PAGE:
It's official. The Catholic Knight is retired.  I'm hanging up the helmet and passing the torch. There will be no more articles, no more commentaries, no more calls to action. THIS BLOG IS CLOSED. I've spent a very long time thinking about this, I believe the time has come, and is a bit overdue.  I want to thank my readers for everything, but most especially for your encouragement and your willingness to go out there and fight the good fight. So, that being the case, I've spend the last several weeks looking for bloggers who are fairly active, and best represent something akin to the way I think and what I believe.  I recommend the following blogs for my readers to bookmark and check on regularly. Pick one as your favourite, or pick them all. They are all great..... In His Majesty's Service, THE CATHOLIC KNIGHT

Thursday, July 15, 2010

An Open Letter to Anglo-Catholics

To our dear Anglican brethren in Christ,

Ten years ago I left The Episcopal Church USA to join the Roman Catholic Church. Back then they didn't have the apostolic constitution or the Anglican ordinariates. There was the Anglican Use Pastoral Provision, but no such parishes existed in my area. I was forced to join the Church through the general Roman Rite, but I was glad to do so, because what I sought was unity through orthodoxy and Catholicism provided that. I was received into the Catholic Church on the Easter vigil of 2000.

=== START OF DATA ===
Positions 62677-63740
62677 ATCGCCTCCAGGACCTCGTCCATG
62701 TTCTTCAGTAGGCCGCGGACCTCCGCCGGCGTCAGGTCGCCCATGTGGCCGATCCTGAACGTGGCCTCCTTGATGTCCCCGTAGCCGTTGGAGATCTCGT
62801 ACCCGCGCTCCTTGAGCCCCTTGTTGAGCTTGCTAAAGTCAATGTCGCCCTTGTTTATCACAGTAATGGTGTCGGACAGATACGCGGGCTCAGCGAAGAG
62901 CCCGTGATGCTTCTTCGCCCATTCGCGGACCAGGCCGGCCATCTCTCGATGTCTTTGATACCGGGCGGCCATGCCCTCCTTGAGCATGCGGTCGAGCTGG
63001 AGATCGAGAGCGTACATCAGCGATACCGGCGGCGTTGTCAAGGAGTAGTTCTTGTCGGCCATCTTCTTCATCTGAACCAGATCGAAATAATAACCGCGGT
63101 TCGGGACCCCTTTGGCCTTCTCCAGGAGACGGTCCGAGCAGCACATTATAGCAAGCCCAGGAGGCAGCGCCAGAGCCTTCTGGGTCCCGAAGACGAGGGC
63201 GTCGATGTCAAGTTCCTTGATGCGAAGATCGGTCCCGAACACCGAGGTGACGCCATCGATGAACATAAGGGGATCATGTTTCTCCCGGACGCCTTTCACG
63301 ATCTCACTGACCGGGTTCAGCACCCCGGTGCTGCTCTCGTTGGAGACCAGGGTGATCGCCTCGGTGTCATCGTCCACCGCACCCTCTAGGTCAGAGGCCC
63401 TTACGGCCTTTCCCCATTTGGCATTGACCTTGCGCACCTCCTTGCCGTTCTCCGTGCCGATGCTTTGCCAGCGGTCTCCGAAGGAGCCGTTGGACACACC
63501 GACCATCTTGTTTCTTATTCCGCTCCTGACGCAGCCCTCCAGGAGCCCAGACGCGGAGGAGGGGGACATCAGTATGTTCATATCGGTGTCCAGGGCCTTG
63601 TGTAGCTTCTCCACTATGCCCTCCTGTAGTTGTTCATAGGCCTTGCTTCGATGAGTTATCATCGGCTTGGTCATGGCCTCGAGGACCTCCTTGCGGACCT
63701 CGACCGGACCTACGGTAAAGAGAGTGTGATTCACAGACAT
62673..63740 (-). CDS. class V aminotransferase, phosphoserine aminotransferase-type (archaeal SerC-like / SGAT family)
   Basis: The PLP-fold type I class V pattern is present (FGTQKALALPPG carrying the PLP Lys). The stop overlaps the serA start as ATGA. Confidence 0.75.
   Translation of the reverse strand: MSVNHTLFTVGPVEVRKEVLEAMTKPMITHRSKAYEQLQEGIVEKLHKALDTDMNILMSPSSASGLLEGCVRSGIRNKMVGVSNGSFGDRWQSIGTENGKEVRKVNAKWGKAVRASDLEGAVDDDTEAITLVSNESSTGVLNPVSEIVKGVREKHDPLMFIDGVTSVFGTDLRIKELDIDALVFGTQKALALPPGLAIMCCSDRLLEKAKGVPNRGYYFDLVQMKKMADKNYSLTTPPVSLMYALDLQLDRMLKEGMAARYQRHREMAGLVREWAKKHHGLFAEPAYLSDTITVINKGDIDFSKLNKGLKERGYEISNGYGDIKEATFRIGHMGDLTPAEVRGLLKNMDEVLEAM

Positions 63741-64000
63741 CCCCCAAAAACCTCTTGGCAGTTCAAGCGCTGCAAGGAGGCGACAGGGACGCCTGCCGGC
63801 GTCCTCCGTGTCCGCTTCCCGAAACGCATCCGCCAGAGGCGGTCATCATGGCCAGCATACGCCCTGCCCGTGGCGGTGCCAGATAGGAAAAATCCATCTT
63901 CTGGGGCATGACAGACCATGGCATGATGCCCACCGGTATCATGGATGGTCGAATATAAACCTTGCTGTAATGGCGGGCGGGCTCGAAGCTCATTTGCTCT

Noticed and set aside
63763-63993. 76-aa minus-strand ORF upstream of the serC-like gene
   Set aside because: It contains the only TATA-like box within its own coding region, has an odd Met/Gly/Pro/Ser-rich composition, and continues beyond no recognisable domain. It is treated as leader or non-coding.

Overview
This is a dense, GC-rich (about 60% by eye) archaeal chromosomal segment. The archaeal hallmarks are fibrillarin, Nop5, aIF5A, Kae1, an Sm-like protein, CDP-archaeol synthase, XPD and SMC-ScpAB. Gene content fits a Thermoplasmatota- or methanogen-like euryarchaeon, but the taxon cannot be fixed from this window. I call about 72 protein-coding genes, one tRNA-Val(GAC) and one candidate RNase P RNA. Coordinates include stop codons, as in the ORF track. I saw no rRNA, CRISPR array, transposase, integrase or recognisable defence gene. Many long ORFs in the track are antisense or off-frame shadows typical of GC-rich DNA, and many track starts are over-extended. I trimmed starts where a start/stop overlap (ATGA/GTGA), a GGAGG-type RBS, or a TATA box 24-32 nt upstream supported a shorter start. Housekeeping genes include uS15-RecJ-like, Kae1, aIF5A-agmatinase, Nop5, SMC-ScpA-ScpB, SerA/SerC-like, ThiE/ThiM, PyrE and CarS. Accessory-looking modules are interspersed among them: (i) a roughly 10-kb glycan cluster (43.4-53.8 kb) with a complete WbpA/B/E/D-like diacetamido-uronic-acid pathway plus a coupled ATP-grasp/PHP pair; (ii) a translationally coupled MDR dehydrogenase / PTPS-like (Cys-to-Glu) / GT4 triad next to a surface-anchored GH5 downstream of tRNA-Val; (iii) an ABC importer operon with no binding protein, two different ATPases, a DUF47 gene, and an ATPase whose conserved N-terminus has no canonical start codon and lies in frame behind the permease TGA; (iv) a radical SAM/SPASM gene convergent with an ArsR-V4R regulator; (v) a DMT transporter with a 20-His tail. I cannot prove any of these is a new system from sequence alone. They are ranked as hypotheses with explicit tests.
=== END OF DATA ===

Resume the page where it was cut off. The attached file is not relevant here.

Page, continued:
For ten years I watched and waited, keeping my ear to the ground as to the developments of Rome's relation to Anglo-Catholics. Then in late 2009 it happened!  Pope Benedict XVI issued the apostolic constitution Anglicanorum Coetibus (or "Groups of Anglicans"). Oh, how I would have given anything for that document to have been issued ten years prior in 1999. Perhaps I could have had my cake and eaten it too. Perhaps I could have not only been received into the Catholic Church, but I could have brought my Episcopalian customs with me. For years I searched Catholic book stores for something comparable to the Book of Common Prayer that I could use for private devotion. In the end, I settled for the Book of Common Prayer, which I have kept on my dresser for years, and still use regularly for devotion. Actually I have two versions, the 1979 American edition, as well as the 1928 American edition. They sit right next to my Roman Missal - 1962 edition.

My reasons for leaving The Episcopal Church were significant but not uncommon. I was previously an Evangelical, but found myself on the Canterbury trail after reading the Church Fathers. I wanted to get in touch with Christianity's Catholic side. I figured The Episcopal Church would be a good "safe" environment for that to happen, for as a former Evangelical I still feared and distrusted the Roman Catholic Church.

After getting quite comfortable with the Anglo-Catholic way of doing things, my fear of Roman Catholicism subsided.  I started to become more aware of church politics within the The Episcopal Church. Back then we had been given "moral assurances" from Lambeth that a consecration of an openly homosexual bishop would never happen, and gay-marriages would not lawfully be condoned. However, as I began talking to fellow Episcopalians I came to realize the writing was on the wall. I predicted these "moral assurances" would crumble within a decade. Little did I know at the time, my prediction would come true within just four years. By then however, I was long gone, having reunited with Rome for the better.